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Tourism and sustainable development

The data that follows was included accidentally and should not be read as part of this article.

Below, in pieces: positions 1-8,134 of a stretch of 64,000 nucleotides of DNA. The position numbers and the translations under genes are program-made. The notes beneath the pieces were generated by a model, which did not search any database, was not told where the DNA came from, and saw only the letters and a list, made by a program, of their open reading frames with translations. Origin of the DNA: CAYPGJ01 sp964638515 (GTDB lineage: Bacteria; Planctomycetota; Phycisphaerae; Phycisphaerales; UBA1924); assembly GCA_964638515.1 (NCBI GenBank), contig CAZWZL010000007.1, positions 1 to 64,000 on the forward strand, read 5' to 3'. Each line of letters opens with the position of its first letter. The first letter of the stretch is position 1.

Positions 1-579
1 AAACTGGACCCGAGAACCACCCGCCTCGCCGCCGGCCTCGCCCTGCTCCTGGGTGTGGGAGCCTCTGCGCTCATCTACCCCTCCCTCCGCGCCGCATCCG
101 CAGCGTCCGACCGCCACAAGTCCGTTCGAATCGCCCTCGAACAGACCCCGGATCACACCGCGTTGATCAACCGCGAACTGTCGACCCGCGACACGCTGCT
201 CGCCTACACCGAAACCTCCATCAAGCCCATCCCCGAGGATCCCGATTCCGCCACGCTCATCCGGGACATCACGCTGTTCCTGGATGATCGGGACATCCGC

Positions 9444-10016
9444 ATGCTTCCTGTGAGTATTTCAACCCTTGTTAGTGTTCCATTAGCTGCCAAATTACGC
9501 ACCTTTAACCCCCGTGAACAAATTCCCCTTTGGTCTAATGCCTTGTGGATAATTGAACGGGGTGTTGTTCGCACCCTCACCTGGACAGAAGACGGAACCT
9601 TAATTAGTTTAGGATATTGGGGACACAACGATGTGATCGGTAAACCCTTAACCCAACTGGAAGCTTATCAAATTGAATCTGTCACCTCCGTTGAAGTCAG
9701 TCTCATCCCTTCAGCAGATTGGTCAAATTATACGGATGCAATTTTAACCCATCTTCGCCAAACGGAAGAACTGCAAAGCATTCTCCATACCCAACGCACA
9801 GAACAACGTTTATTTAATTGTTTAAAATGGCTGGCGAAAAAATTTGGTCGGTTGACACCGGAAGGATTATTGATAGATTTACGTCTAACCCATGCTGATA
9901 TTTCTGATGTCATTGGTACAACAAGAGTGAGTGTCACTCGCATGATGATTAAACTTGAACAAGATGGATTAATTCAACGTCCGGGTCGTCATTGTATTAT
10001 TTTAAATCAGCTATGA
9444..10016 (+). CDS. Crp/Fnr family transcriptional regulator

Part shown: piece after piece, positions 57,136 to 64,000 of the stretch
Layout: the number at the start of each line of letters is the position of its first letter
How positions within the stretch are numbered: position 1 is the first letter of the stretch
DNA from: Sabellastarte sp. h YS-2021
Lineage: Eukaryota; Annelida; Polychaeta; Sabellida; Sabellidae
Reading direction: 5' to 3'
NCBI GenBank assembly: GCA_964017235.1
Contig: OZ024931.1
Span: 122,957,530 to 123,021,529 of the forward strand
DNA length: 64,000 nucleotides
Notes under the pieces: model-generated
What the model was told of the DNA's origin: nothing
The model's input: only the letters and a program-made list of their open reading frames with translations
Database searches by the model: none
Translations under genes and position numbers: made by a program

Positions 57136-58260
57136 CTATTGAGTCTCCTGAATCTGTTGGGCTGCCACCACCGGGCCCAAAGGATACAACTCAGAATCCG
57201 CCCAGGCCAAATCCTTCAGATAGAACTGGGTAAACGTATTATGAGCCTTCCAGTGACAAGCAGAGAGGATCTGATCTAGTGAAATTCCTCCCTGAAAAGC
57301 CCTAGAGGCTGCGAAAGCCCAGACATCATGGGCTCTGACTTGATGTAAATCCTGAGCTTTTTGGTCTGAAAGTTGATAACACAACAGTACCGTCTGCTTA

The nature and scope of tourism precludes any easy answers to this problematic. Responses to sustainable tourism development commonly represent two basic schools of thought: (1) concern with the promotion of sustainable development, despite its challenges, and, (2) concern with the condemnation of the industry. The latter approach argues that sustainable development is a myth and that it is impossible to promote tourism whilst at the same time maintaining a good quality environment. The former accepts that tourism is potentially destructive, however, acknowledges that tourism will continue to be a significant global phenomenon. Therefore, there needs to be some way of developing tourism in unison with the broader environment (Niles, 1991). Few people would now dispute that tourism is a ‘smokeless industry’ as was once thought; though arguably, its impacts are more benign than other extractive forms of development. Given the economic importance of tourism many accept that it is in the continuing interests of tourism to ensure the longevity of the resources on which it depends. There is a need to achieve a balance between commercial and broader environmental interests. Because of the complexity of the tourism industry and product, and the fragmented way in which tourism is organized, sustainable tourism is inconsistent with the developmental aspects of sustainable development. The dependent nature of tourism production on a global scale and the characteristics of tourist consumption do not fit easily with the principles of endogenous, alternative development. This suggests that the principles of sustainable development cannot be transposed directly onto the context of tourism